The meaning of Christ as a sacrifice of atonement, then, is that Jesus by His death turned aside the wrath of God from us by taking it upon Himself. As He hung on the cross, He bore our sins in His body and endured the full force of God’s wrath in our place. As Peter said, “He himself bore our sins in his body,” and suffered, “the righteous for the unrighteous” (1 Peter 2:24; 3:18). By His death Jesus completely satisfied the justice of God, which required eternal death as the penalty for sin.
It is important that we notice who presented Christ as this sacrifice of atonement. Romans 3:25 says God presented Him. The whole plan of redemption was God’s plan and was undertaken at God’s initiative. Why did He do this? There is only one answer: because of His grace. The atonement was God’s extending favor to people who deserved not favor but wrath. The atonement was God’s bridging the awful “Grand Canyon” of sin to reach people who were in rebellion against Him. And He did this at infinite cost to Himself by sending Jesus to die in our place.
Another of God’s wonderful “buts” is found in Ephesians 2:1-5:
As for you, you were dead in your transgressions and sins, in which you used to live when you followed the ways of this world and of the ruler of the kingdom of the air, the spirit who is now at work in those who are disobedient. All of us also lived among them at one time, gratifying the cravings of our sinful nature and following its desires and thoughts. Like the rest, we were by nature objects of wrath. But because of his great love for us, God, who is rich in mercy, made us alive with Christ even when we were dead in transgressions—it is by grace you have been saved.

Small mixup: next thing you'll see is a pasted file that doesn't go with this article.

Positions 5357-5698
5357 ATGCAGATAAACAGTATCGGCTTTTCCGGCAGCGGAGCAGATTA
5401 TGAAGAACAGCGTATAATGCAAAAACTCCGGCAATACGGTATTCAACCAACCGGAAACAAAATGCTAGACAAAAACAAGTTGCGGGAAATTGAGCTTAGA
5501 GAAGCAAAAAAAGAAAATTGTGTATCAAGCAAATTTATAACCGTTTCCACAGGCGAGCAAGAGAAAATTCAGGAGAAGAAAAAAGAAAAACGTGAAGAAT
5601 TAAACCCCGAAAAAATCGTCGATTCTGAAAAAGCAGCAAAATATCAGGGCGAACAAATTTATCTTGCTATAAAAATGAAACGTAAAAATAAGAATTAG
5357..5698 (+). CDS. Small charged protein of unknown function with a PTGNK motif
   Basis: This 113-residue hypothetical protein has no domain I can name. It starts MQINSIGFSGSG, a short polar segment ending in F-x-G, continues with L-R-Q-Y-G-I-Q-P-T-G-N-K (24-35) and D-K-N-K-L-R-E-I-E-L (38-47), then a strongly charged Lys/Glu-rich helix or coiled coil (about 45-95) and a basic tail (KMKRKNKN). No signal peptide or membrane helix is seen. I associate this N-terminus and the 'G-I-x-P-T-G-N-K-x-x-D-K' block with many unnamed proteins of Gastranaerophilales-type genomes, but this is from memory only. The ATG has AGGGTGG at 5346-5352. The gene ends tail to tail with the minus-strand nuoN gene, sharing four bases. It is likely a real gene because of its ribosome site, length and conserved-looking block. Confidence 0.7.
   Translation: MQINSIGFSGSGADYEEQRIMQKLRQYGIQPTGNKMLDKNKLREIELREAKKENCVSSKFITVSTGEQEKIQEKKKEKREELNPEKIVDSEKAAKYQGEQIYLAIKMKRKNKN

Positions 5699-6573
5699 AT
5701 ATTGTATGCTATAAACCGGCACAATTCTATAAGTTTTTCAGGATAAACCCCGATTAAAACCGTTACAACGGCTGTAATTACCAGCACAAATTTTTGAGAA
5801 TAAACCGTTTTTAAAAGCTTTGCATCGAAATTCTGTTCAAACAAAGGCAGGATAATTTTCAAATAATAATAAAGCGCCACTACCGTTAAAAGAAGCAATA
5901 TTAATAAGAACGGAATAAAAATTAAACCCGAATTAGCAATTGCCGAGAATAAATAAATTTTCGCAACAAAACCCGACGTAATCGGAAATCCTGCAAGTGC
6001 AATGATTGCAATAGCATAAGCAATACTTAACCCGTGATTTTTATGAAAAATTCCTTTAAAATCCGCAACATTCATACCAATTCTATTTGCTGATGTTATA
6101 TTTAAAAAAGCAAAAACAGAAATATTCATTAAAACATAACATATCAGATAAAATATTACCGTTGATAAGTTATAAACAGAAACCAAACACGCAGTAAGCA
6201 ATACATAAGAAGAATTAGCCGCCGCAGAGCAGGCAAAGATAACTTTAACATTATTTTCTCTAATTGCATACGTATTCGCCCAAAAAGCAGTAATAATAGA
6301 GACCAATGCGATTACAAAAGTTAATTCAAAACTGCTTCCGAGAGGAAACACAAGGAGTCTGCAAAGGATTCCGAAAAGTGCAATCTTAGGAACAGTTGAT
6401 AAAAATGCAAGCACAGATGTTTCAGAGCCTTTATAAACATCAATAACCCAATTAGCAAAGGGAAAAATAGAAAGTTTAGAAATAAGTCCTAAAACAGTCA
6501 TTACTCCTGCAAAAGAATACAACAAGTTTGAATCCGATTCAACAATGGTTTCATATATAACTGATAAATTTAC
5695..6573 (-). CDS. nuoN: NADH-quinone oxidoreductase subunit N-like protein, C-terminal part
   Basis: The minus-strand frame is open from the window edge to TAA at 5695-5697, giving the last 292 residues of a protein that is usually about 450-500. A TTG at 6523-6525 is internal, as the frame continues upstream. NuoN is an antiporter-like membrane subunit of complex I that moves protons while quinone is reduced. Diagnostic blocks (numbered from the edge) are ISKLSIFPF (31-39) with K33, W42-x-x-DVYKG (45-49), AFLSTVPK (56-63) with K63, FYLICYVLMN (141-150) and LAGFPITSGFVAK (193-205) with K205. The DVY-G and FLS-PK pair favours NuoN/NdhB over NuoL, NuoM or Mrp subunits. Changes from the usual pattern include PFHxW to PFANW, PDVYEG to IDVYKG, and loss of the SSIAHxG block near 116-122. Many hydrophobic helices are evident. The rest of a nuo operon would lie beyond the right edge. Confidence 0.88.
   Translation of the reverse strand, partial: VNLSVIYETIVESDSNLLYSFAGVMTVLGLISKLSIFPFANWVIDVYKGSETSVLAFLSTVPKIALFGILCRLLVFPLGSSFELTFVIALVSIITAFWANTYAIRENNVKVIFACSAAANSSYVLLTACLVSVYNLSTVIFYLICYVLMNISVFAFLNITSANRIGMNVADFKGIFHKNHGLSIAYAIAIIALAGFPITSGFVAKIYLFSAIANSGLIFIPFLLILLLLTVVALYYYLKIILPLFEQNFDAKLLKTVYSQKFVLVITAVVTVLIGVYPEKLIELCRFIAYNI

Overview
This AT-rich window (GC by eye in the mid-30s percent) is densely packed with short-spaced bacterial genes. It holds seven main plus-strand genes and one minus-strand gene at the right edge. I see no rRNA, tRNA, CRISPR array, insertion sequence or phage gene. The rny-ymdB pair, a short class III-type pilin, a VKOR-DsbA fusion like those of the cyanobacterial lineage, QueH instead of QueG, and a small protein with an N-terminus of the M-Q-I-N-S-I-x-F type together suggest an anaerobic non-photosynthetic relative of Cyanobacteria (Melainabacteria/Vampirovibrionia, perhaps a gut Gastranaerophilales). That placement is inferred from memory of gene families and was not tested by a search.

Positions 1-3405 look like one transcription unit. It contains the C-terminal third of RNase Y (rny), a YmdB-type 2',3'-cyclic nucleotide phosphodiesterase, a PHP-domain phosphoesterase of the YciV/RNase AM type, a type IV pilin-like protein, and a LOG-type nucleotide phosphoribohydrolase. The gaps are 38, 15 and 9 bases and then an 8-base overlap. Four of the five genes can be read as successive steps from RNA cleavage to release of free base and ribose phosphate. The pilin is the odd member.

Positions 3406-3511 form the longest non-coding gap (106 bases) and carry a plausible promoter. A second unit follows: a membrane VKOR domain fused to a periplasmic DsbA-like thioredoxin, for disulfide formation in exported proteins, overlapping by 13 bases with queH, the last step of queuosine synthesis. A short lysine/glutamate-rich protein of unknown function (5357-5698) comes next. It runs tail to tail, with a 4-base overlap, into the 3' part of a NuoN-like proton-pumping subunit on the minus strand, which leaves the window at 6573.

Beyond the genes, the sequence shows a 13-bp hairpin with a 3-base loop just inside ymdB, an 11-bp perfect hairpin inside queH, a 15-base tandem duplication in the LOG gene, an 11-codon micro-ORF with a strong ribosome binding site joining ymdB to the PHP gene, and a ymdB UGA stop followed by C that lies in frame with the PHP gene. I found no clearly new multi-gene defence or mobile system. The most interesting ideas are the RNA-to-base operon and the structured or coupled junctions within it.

Again we see the contrast drawn so sharply between our ruin and God’s remedy. In verses 1-3, Paul described us as dead in our sins, under the sway of Satan, captivated by the world, prisoners of our own sinful lusts, and objects of God’s holy wrath. Could any picture be more dark, any background more contrasting? But against this dark background Paul once again presented the flawless diamond of God’s grace.
But God intervened!
We were dead in our transgressions, but God intervened. We were in bondage to sin, but God intervened. We were objects of wrath, but God intervened. God who is rich in mercy intervened. Because of His great love for us, God intervened and made us alive with Christ, even when we were dead in our transgressions and sins. All this is summed up in one succinct statement: “It is by grace you have been saved.” Our condition was hopeless, but God intervened in grace.
A third instance of God’s wonderful “buts” occurs in Titus 3:3-5:
At one time we too were foolish, disobedient, deceived and enslaved by all kinds of passions and pleasures. We lived in malice and envy, being hated and hating one another. But when the kindness and love of God our Savior appeared, he saved us, not because of righteous things we had done,
but because of his mercy
Again Paul draws a gracious contrast between our ruin and God’s remedy. The contrast could not be more bold and complete. Our foolishness, disobedience, and enslavement to all kinds of sinful passions are met by God’s kindness, mercy, and love. The utterly unrighteous are declared righteous (justified) by His grace (see Titus 3:7).
God’s grace really is amazing
God’s grace, then, does not supplement our good works. Instead, His grace overcomes our bad works, which are our sins. God did this by placing our sins on Christ and by letting fall on Him the wrath we so richly deserved. Because Jesus completely paid the awful penalty of our sins, God could extend His grace to us through complete and total forgiveness of our sins. The extent of His forgiveness is vividly portrayed to us in four picturesque expressions in the Old Testament…